Daughters and mothers, fathers and daughters; in this amazingly skillful first novel, with its double-duty title, Kitty Burns Florey takes on the cyclic complexities of the parent-child relationship. And just in case such a task would seem too easy or commonplace, she thickens her plot with grandmothers (both by birth and by adoption), a grandfather, a not-so-maiden great-aunt and a heroine beatifically unfazed by her state of unwed pregnancy. Withal, Florey places these "family matters" in the shadow of an approaching death that, in one of those revelatory shifts in perception which only loss can bring, will leave each survivor isolated yet linked.
Betsy Ruscoe, 35, has only just allowed herself to be deflowered; prior to the affair which now so awes and delights her, all of her energies had been channeled into her career, culminating in a postion on the English faculty of Syracuse University, in her very own home town. Any energy that was left, after forays into the civilized thickets of 18th-century studies. Betsy had given over to her family, accepting them with nonjudgmental love.
Violet, Betsy's mother, is dying of lymphatic cancer. Propped up in bed at home, attended by two nurses, she has cheerfully switched her final allegiance from respectable, nutritious foods to a raffish diet of Mars Bars and Almond Joys. Frank, Betsy's grandfather, with whom Violet lives, is a handsome old man who has spent his life as a lawyer of no particular distinction. The phantom members of this household are Helen, Frank's dead wife -- who was not, as it turns out, Violet's mother and thus not Betsy's actual grandmother, either -- and Will, Betsy's father, whose weak heart failed before his daughter was old enough to have coherent memories of him. In addition, lurking across town, with a closeful of pantsuits in her condominium apartment, is Great-Aunt Marian, who has a skeleton or two in that closet as well.
Judd, Betsy's live-in lover, is sulky and hirsute, a photographer by trade and decidedly un-family-minded by nature. Thus, when Betsy finds herself in the family way, and family works up the courage to tell him, Judd takes only a few days to pack his gear and leave. Yet, despite her grief over Judd's desertion, Betsy is excited about bearing a child; after all, only a very small voice in her psyche had fantasized his staying and sharing her joy. Besides, at the inducement of Violet, who shrewdly ddployss her death-bed authority, Betsy has devoted her spare time to genealogical sleuthing. Violet, it seems, has never forgotten Marian's whisperings about Violet's true maternal descent. Through she has left this hinted-at mystery untouched for decades, Violet announces a passionate longing to know her real mother when it is almost to late. That this unknown woman might have predeceased her she dismisses as out of the question. Violet is emphatic: Betsy must find and produce a grandmother.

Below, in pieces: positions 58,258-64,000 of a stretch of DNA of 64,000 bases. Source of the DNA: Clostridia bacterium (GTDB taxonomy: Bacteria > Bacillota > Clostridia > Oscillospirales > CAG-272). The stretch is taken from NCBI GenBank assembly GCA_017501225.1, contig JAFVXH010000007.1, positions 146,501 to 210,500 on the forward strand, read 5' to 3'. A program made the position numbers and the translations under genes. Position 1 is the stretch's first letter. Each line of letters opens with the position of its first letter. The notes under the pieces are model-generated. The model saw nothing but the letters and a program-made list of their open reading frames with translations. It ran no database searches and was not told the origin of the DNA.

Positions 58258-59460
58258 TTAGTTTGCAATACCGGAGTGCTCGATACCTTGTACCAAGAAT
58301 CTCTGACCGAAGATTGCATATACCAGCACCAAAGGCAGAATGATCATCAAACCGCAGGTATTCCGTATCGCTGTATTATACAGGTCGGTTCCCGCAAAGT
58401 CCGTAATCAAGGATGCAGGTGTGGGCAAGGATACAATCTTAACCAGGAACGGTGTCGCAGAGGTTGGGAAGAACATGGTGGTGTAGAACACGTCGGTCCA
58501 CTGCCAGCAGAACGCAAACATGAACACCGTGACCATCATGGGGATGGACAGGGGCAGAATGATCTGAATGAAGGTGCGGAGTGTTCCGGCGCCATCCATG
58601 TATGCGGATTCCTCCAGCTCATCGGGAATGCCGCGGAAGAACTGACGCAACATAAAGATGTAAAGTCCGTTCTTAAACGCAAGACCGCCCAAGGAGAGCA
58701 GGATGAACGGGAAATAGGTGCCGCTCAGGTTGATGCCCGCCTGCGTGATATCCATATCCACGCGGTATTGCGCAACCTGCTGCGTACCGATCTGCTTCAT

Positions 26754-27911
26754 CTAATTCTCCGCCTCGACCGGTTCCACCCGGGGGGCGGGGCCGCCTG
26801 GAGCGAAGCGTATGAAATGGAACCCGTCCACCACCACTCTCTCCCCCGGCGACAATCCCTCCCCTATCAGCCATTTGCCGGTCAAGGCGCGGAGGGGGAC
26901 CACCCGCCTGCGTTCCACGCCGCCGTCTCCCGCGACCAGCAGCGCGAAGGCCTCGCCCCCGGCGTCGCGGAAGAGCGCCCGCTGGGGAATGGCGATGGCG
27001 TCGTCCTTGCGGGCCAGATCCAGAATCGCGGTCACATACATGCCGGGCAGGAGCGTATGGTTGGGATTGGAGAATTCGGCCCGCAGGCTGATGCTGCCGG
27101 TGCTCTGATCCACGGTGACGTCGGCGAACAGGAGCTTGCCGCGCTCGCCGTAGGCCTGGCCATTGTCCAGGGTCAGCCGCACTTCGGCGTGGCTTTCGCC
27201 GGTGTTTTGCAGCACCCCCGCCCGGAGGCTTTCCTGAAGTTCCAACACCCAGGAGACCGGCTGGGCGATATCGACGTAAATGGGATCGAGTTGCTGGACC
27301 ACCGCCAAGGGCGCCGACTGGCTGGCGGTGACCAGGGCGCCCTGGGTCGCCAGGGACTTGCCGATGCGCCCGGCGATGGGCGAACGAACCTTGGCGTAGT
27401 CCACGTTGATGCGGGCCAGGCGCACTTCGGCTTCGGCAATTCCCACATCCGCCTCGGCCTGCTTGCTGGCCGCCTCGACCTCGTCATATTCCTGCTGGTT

And so, in the early stages of her pregnancy, Betsy gives birth, as it were, to Emily. She turns out to be a 70-ish retired actress who is not entirely unwilling to be claimed. Though it can hardly be said she has ever forgotten her affair with Frank or even forgiven Marian for snatching the infant from her before the agreed time, she's now perfectly cozy in a vintage New England clapboard, with no family whatsoever but a contingent of fat, contented cats. How Emily -- a woman of independent means, tough-minded, long accustomed to physical and emotional tidiness, selfish of her private pleasures -- decides to play her role as wild-card in the birth-death-birth game she is invited to join is what gives this highly readable story its moments of highest imaginative satisfaction.
Emily, along with Betsy and Violet, is portrayed with careful strokes; each one is physically individuated: Betsy is rising (with life); Violet is falling (with sickness); Emily is wholly fastidious (preserved like a dried bouquet). Florey's men are only somewhat less real; their actions cause significant reactions, and the latter dominate the stage, even to the extent of these female reactions jostling each other for recognition, until they fuse in a blood continuum.
The need to acknowledge the deceits of familial self-protection enables Betsy, having found Emily, to defy Frank and genuinely to mourn her mother while breathing the fresh air of her own future. Florey's gracefully observant style informs our empathy for her characters, and, caught up in this tightly focused domestic drama. we feel, as she does, that family matters.